My time in the Falkland Islands was brilliant, not just because I am a huge nerd (though I am) nor because I adore environments that are extreme and rare (though I do). I met great people, in particular the SAERI team who helped me through every step of the process, I saw amazing things and I got to join the small number of people on the planet that have made it out to this tiny island group. That’s not a bad way to start a year.

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Assessing the demand for science on South Georgia: consultation with Asian polar research institutes – Part 2

NARC University of MalaysiaThe South Georgia Future Science team embarked on the second leg of their trip by flying to Kuala Lumpur, Malaysia on February 18th. Prof. Azizan Abu Samah, Director of the National Centre for Antarctic Research (NCAR) and numerous scientists from NARC and other local institutes hosted the South Georgia Future Science team for detailed discussion on the NARC science strategy and how South Georgia may feature within it. A primary focus of the NARC Antarctic programme is the ‘connectivity between the poles and the tropics’, a theme which spans a number of disciplines from atmospheric and oceanic circulation to latitudinal gradients in biodiversity and ecosystem tolerances to environmental change. With ongoing projects at Rothera Station, Antarctic Peninsula and Signy, South Orkneys, complementary studies at South Georgia would extend this latitudinal transect into the Subantarctic, a ‘stepping stone’ between the poles and tropics. We are hopeful that South Georgia will feature in NARC’s future strategy.

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The last polar research institute that the South Georgia Future Science team visited in Asia was the National Centre for Antarctic and Ocean Research (NCAOR) in Goa, India. Director Dr. Rajan and a number of NCAOR scientists spent the day discussing NCAOR’s science strategy and the opportunities that South Georgia presented to them. NCAOR research spans the three poles, the Arctic, Antarctic and the Himalayas, as well as Indian Ocean. Atmospheric and cryospheric sciences, in addition to paleoclimate, microbiology and remote sensing feature high within the NCAOR polar science strategy. Dr. Rajan expressed a keen interest to explore the possibility of NCAOR to work within an international consortium on South Georgia. In this idealised model each institute can provide their niche expertise within a co-ordinated framework ensuring optimal utilisation of resources, logistics and expertise and generation of the best possible science. This concept is something that the South Georgia Future Science team are keen to promote and will be discussing further with representatives from each institute at a workshop in the Falkland Islands in August 2015.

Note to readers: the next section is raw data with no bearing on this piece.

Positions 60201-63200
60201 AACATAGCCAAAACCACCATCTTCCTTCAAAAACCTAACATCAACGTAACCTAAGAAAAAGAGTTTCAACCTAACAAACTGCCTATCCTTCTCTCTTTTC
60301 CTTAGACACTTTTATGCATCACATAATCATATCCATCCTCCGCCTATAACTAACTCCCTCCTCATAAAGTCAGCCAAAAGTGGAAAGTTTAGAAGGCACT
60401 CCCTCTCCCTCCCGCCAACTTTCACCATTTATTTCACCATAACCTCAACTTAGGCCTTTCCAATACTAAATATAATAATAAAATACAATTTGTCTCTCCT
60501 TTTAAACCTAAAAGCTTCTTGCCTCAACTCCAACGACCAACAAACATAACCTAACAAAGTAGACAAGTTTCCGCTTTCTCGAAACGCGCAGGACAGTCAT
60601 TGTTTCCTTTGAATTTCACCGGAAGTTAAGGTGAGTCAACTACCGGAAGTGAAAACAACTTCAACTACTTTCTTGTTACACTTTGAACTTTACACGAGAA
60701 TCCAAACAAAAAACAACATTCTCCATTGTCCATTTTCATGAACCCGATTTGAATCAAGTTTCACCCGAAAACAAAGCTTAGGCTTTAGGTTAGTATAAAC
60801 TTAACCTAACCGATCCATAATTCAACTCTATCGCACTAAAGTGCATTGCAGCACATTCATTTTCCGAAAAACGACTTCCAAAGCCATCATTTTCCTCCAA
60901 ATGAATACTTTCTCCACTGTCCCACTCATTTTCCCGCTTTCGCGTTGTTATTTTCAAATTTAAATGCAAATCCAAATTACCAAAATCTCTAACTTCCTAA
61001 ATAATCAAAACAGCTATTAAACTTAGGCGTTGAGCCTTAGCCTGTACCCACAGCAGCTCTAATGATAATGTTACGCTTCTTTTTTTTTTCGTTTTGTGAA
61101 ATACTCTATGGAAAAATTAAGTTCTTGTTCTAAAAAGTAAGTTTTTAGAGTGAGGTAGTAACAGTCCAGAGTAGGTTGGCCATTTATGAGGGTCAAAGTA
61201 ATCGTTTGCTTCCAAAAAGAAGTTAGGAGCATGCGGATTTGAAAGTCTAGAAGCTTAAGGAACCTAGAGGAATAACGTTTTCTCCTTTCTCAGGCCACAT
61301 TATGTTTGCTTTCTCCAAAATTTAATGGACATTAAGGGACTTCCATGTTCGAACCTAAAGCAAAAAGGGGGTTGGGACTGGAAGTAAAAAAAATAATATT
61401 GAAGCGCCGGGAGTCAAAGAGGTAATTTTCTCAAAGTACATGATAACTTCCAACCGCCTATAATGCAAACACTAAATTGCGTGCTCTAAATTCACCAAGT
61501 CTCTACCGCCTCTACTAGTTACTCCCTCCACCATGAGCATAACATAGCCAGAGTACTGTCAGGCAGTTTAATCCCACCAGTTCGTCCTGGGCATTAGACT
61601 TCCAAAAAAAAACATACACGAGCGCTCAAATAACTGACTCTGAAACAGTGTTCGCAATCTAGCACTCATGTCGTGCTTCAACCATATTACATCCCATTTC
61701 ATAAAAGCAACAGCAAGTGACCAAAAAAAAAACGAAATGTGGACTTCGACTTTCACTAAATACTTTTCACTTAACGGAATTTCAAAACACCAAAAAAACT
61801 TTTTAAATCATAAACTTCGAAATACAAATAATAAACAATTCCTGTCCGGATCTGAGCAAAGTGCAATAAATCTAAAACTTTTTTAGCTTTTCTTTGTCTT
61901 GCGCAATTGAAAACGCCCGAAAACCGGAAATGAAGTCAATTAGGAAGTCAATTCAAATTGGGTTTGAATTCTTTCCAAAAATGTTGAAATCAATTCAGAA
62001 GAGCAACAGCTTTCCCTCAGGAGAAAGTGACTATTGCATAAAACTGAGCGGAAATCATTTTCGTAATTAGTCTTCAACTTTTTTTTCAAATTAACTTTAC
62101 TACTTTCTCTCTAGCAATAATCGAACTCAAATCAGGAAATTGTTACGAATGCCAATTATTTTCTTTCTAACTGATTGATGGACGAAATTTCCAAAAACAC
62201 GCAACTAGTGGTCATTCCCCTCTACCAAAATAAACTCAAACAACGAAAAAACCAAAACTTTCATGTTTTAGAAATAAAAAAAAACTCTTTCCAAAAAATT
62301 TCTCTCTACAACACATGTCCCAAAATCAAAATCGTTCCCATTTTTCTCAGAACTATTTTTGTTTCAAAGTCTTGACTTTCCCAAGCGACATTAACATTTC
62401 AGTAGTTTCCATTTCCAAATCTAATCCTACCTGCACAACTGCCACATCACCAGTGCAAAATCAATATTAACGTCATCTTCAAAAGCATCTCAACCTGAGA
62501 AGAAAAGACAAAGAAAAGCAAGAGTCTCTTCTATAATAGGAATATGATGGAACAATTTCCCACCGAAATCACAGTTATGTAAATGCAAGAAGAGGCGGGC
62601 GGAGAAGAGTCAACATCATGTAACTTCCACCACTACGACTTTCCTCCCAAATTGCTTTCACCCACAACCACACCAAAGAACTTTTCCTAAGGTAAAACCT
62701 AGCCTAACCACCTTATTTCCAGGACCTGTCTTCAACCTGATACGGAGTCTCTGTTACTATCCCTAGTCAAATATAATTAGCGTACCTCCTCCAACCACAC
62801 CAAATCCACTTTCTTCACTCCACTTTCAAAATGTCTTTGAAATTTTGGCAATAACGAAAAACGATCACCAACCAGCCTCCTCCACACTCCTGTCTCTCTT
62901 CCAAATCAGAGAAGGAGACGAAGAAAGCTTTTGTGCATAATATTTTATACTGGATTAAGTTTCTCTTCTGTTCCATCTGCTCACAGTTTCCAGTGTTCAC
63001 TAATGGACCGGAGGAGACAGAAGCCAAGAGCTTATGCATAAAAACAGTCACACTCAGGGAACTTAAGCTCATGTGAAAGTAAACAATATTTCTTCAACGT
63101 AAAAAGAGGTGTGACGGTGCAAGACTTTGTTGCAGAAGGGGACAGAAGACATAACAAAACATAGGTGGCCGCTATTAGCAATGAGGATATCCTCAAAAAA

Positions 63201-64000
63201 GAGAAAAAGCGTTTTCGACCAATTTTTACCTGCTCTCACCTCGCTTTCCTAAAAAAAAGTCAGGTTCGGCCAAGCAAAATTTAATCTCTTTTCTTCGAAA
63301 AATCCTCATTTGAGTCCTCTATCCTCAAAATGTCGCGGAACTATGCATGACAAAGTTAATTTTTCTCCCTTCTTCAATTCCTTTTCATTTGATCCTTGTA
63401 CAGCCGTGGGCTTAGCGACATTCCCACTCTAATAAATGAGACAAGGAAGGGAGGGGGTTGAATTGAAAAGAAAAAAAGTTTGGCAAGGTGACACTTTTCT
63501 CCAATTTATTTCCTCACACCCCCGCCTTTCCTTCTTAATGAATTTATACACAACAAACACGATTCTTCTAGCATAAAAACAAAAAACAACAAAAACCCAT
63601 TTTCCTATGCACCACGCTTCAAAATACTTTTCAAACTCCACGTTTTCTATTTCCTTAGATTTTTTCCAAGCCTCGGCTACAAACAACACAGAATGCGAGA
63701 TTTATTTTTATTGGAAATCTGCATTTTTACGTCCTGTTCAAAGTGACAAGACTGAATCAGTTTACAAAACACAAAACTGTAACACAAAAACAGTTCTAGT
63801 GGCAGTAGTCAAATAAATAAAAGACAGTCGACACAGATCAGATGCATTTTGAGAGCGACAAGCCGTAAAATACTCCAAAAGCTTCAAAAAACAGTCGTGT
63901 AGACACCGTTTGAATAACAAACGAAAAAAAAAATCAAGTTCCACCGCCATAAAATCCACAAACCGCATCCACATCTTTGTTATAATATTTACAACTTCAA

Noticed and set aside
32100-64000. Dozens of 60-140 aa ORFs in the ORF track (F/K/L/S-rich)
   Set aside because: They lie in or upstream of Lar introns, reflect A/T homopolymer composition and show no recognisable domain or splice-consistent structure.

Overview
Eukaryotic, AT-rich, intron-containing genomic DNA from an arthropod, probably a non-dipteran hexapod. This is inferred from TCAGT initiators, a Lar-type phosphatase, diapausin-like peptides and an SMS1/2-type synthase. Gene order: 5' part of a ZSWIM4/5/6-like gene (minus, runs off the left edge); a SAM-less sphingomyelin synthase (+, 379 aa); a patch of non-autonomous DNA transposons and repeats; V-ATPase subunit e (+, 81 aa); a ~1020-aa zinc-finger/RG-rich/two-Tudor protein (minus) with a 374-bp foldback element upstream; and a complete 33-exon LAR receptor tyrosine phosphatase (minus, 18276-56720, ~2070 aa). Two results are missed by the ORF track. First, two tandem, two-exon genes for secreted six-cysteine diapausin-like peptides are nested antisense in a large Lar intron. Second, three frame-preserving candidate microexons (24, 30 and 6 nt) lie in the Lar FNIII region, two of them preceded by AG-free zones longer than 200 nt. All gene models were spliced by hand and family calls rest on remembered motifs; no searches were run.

Thank you again to both NARC and NCAOR for their support for the South Georgia Future Science project.

We would also like to take this opportunity to thank the UK Science and Innovation Network for co-ordinating our meetings throughout this trip. Special thanks go to Mr. Gareth Davies in Korea, Ms. Elizabeth Hogben in Japan and Dr. Rita Sharma in India.

Paul, John and Vicky are now back home from their three week trip and are busy planning their next meetings at polar research institutes within Europe and North America.

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Turks and Caicos 2ND UKOTs GIS-Workshop: Learning, Sharing, Coming Together and Building Collaborations Across Territories.

By iLaria Marengo

Turks and Caicos Islands (TCI) hosted, from the 2nd to the 6th of February, the second UKOTs GIS workshop which saw the participation of representatives from the Caribbean (Anguilla, BVI, Bermuda and Cayman), Europe (Gibraltar), the South Atlantic (the project manager of the IMS-GIS data centre for Falkland Islands, Ascension, Saint Helena, Tristan da Cunha and South Georgia), Joint Nature Conservation Committee (JNCC), Environment Systems, and National Oceanography Centre (NOC). The event was fully supported and organised by the JNCC and by TCI Department of Environment and Maritime Affairs (DEMA).

The workshop entitled “understanding our islands: how to get the best out of our GIS and data” was focussed on achieving the following goals:

  • Providing members of TCI governmental departments with a training course in QGIS to allow them to become familiar with the open source program and demonstrate that it is a valid option to the proprietary and more expensive ArcGIS;
  • Identifying data priorities for TCI and finding solutions on how to address them in terms of GIS applications and data management;